Why Mental Health Issues Disproportionately Affect the LGBTQIA+ Community


4.5% of adults in the US identify as LGBTQIA+ as of 2017. 39% of those people suffer from mental health issues – that is 5.8 million people. It is really important to know that identifying as LGBTQIA+ is NOT a mental illness or disorder. Everyone has a sexual orientation and gender identity. People who identify differently than the majority of the population fall under the term LGBTQIA+. Although being LGBTQIA+ is absolutely not a mental illness, more LGBTQIA+ people experience mental health problems than their “straight” counterparts. This is mostly due to the shame, fear, discimination, and traumatic events they have to face due to how they identify. Discrimination against LGBTQ+ persons has been associated with high rates of psychiatric disorders, substance abuse, and suicide. Many people who identify as LGBTQIA+ are also part of other marginalized communities. This adds the potential for xenophobia, racism, ableism, ageism, sexism, and much more to homophobia or transphobia they already have to face. 

The Effect of Homophobia 

Homophobia can come in many forms including; rejection by friends and family, discriminatory acts and violence, and laws and policies with negative consequences. This obviously causes a severe and constant mental strain on people who identify as LGBTQIA+. Every day we see new stories about how a queer person was physically harrassed for their sexuality. This makes it impossible for anyone who identifies as LGBTQIA+ to not live in constant fear. This causes mental health disorders including; anxiety, depression, and panic disorder.

As a queer woman I am no stranger to homophobia. I have been called every slur you can think of and have been threatened numerous times, but I still consider myself lucky. I grew up with a lot of internalized homophobia that has stuck with me to this day. I also suffer from generalized anxiety disorder, panic disorder, depression, and bipolar disorder. Luckily, I have a very supportive family that accepts me as I am. I know many people who are not so fortunate. For example, my girlfriend’s parents are extremely religious and if they found out she was gay she would be sent back to Iraq to go through converstion therapy. Personal, family, and social acceptance of sexual orientation and gender identity affects the mental health and personal safety of LGBTQIA+ individuals. She is under constant and immense stress about what her family would do if they found out. 

The Effects of Transphobia

2020 has been the most fatal year ever recorded for the transgender and gender non-conforming community. At least 32 members of this community have been violently murdered so far this year. Trans women of color are the most at risk population in the country. Obviously, fearing for one’s life every minute of everyday could cause serious mental disorders and illnesses like depression, anxiety, and panic disorder. 

Trans people who have not yet come out or transitioned may also experience gender dysphoria People with gender dysphoria often experience significant distress associated with the conflict between the gender they are and the gender they were assigned at birth. People who suffer from gender dysphoria often also suffer from severe depression that often results in suicide.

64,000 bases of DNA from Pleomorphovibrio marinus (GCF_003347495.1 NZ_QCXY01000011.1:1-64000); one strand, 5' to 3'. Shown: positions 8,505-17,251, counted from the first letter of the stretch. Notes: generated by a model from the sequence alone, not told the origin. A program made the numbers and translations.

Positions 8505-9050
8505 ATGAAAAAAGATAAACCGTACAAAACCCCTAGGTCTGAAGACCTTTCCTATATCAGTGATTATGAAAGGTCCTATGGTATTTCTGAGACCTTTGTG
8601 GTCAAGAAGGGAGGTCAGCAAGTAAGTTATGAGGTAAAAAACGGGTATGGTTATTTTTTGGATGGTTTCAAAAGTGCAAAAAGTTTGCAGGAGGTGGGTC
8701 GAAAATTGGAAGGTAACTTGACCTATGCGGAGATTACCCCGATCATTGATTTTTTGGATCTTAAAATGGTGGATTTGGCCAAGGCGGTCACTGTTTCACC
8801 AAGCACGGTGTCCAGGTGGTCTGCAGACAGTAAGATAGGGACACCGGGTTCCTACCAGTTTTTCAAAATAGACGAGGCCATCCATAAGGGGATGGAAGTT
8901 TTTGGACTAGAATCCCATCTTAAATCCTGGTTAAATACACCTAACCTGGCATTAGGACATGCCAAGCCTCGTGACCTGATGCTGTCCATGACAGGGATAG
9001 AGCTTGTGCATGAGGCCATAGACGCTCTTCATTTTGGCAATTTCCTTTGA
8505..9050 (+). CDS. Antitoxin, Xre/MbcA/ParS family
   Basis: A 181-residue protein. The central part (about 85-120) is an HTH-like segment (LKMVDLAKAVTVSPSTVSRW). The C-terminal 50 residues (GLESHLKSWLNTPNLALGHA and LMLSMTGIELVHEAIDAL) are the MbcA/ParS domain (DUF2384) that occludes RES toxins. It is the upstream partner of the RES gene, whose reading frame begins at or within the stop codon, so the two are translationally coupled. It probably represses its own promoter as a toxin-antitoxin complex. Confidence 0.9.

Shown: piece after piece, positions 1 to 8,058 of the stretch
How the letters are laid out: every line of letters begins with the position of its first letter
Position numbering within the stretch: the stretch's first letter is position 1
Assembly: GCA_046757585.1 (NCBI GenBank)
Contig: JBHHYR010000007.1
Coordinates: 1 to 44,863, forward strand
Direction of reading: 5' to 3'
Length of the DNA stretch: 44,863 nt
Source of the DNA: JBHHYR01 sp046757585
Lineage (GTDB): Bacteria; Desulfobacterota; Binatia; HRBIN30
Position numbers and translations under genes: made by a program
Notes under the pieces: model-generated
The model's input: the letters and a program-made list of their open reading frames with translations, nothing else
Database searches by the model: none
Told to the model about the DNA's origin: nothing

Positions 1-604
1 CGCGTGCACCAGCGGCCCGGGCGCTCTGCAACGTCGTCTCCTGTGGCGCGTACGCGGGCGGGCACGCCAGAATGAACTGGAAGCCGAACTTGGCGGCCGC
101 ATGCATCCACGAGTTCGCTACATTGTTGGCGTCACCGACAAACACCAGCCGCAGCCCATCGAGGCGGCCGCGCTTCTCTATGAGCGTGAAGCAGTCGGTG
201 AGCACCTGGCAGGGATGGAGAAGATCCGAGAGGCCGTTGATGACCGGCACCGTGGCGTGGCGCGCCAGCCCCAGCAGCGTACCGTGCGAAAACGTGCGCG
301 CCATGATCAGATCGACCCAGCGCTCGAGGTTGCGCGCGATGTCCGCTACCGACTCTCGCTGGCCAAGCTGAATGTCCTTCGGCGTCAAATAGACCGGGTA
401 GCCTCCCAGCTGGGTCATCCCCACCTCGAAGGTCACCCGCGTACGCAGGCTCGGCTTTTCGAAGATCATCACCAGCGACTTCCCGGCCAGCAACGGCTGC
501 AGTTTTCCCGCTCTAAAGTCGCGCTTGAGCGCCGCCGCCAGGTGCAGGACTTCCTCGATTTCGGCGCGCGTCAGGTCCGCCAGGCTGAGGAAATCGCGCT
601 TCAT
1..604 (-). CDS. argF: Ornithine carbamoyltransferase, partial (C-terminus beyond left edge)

Important and Shocking Facts

  • A majority of LGBTQIA+ people say that they have been threatened, been sexually harassed, or experienced violence because of their sexuality or gender identity. 
  • Fifty-nine percent of LGBTQIA+ people feel that they have fewer employment opportunities.
  • Fifty percent believe they are being paid less than non-LGBTQIA+ people. 
  • Thirty-eight percent of transgender people say they have experienced slurs.
  • Twenty-two percent of transgender individuals say they have avoided health care out of fear they would be discriminated against.
  • LGBTQIA+ teens are six times more likely to experience symptoms of depression than non-LGBTQIA+ identifying teens.
  • LGBTQIA+ youth are more than twice as likely to feel suicidal and over four times as likely to attempt suicide compared to their heterosexual countparts. 
  • Forty-eight percent of transgender adults report that they have considered suicide in the last year, compared to 4 percent of the overall US population.

Resources for the LGBTQIA+ Community

National Queer & Trans Therapists of Color Network

Trans Lifeline



Arayasirikul, Sean, et al. Examining the Effects of Transphobic Discrimination and Race on HIV Risk Among Transwomen in San Francisco. Sept. 2017, http://www.ncbi.nlm.nih.gov/pmc/articles/PMC5563490/. 

LGBTQ+ Communities and Mental Health. http://www.mhanational.org/issues/lgbtq-communities-and-mental-health. 

“LGBTQ+ Mental Health: Insights from MHA Screening.” Mental Health America, http://www.mhanational.org/research-reports/lgbtq-mental-health-insights-mha-screening. 

Marsh, Dr. Amy. “The Fatal Effects of Transphobia.” GoodTherapy.org Therapy Blog, 8 Dec. 2013, http://www.goodtherapy.org/blog/transphobia-fatal-effects-1122114/. 

Stigma and Discrimination Affects Gay and Bisexual Men’s Health. 29 Feb. 2016, http://www.cdc.gov/msmhealth/stigma-and-discrimination.htm. 

“Violence Against the Transgender Community in 2020.” HRC, http://www.hrc.org/resources/violence-against-the-trans-and-gender-non-conforming-community-in-2020.

WRITTEN BY: Eliza Cline

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